Cash payments alive and kicking, says Bank of England

The rise of new technology is not a threat to cash but the industry should not be complacent, according to the Bank of England's chief cashier and director of notes.

Victoria Cleland said technology has had a "huge impact on the payments industry", with ways to pay including digital currencies, mobile payments and innovations such as contactless cards gaining "real traction".

She added: "We have even considered whether there might be a Bank of England-issued digital currency, but do not envisage this in the foreseeable future."

Ms Cleland said that, contrary to predictions of the eventual death of cash, "if we dig further, it is clear that cash is very much alive and kicking".

One in 20 (5%) UK adults, spread relatively evenly across age groups, relies almost entirely on cash to make day-to-day payments, she said.

"Technology is not a threat to cash - it provides opportunities. The Bank has used the latest technology to introduce state-of-the-art polymer banknotes."

Ms Cleland said much of the resilience of cash is due to the industry's work to meet customer demand.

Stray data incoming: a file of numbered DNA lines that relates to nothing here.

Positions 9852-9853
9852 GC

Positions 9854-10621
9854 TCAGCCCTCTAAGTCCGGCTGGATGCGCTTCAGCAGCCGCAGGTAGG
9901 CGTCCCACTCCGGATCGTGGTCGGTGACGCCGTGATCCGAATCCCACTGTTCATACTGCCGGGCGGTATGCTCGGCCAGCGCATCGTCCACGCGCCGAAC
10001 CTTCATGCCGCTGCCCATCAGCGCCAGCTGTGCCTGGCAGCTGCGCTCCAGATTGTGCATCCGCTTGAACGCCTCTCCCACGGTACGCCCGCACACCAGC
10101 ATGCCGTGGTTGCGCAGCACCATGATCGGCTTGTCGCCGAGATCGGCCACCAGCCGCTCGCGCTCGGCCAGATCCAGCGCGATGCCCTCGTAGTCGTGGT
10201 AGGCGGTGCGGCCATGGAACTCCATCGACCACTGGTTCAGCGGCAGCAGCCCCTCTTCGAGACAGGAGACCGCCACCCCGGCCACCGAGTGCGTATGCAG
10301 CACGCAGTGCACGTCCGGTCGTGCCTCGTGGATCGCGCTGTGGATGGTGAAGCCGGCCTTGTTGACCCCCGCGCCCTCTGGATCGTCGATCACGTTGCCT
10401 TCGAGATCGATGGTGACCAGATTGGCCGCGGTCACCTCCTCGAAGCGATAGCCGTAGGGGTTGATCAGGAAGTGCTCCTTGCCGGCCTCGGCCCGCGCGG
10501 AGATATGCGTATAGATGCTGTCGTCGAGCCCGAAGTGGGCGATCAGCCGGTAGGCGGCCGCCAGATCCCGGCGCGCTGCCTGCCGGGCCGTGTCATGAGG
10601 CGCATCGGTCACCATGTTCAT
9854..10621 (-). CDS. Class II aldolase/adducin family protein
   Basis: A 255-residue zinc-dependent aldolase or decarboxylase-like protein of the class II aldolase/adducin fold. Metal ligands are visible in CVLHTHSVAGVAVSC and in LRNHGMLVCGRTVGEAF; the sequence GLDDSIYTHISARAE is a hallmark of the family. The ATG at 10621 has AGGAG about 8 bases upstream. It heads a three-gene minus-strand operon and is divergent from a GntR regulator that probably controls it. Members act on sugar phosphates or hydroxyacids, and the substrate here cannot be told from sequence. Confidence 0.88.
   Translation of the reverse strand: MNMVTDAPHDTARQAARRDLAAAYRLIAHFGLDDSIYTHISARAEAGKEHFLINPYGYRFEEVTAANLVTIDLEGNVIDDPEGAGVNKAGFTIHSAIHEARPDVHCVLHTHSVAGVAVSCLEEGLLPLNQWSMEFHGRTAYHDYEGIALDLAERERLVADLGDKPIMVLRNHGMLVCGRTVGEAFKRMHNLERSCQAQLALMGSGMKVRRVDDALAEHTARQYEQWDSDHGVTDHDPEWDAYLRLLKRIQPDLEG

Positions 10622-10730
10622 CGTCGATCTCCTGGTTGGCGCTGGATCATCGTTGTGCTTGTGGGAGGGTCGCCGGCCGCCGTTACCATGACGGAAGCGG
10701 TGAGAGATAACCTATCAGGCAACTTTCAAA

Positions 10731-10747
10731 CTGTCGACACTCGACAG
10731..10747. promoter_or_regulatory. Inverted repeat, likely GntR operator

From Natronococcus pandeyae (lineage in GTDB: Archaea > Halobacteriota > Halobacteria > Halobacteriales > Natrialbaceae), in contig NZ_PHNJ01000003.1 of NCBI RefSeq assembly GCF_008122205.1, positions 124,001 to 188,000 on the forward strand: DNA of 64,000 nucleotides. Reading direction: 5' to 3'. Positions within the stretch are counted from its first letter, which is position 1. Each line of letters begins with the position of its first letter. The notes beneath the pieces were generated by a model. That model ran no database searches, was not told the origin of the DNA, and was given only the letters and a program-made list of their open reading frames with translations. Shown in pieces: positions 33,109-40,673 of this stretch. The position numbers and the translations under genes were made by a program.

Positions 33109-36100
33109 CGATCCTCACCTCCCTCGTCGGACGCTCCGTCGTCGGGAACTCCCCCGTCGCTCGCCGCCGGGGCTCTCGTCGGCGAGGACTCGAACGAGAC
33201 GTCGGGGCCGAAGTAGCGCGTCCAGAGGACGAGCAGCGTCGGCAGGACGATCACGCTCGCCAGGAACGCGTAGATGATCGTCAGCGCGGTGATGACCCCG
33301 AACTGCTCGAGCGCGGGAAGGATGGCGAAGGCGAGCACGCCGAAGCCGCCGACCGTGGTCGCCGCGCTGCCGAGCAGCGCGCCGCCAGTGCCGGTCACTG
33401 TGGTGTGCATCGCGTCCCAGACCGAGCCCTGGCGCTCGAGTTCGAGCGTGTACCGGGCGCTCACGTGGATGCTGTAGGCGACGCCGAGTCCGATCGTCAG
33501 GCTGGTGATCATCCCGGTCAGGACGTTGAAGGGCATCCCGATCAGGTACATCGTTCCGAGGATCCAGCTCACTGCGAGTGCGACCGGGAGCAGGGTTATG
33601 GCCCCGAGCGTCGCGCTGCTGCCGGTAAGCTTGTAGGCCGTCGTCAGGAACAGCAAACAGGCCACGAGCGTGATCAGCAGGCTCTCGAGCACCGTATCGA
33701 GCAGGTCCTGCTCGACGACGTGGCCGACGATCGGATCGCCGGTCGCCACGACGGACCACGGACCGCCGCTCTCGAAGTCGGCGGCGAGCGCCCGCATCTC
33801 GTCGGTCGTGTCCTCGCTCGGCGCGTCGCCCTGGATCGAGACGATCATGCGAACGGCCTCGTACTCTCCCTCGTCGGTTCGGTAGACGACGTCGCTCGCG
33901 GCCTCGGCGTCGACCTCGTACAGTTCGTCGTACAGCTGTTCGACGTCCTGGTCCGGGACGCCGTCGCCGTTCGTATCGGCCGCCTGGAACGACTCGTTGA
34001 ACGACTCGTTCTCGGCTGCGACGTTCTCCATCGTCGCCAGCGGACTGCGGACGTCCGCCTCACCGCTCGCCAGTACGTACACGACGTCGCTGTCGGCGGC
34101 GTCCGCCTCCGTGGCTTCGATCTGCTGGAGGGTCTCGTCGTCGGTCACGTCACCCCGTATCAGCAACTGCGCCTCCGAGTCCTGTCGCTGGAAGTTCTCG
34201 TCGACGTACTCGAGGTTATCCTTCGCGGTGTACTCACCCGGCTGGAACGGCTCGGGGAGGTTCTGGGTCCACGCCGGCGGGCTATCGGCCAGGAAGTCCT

But she continued: "The cash industry should not be complacent. There are many alternatives and with time more people will move to them.

"The rate of change could increase if the cash industry does not respond by keeping prices competitive, continuing to innovate, and having a model that can effectively support cash in an environment of reduced volumes."

The Bank will launch a new polymer £10 note featuring author Jane Austen in September, following the introduction of polymer £5 notes featuring Sir Winston Churchill last year.

Ms Cleland said: "In July, we will roll out training materials for banks and retail staff, alongside a public communication initiative.

"Together, we have achieved a great deal over the past few years and as we move closer to launching the new £10, we all need to retain this momentum.

"While reliance on cash is less significant than in the past, it is still crucial to everyday life and I encourage the cash industry to continue to innovate, to evolve, and to keep cash relevant and fit for purpose."

Ms Cleland was speaking at an ATM and Cash Innovation Europe event in London.

She said: "On 27 June 1967, 50 years ago almost to the day, the world's first cash dispenser was installed in Enfield, north London.

"In 1972, following innovation from the cash industry, the machines were linked to a central system enabling the 'on line' cash withdrawals on which so many of us now rely."

Ms Cleland said many people are surprised to learn that demand for cash continues to grow.

She said: "The value of Bank of England notes in circulation peaked in the run-up to Christmas 2016, reaching over £70 billion for the first time - an increase of 10% on a year earlier.

"This is the fastest growth we've seen in a decade, and a giant leap compared to the £2.9 billion when the ATM was born."

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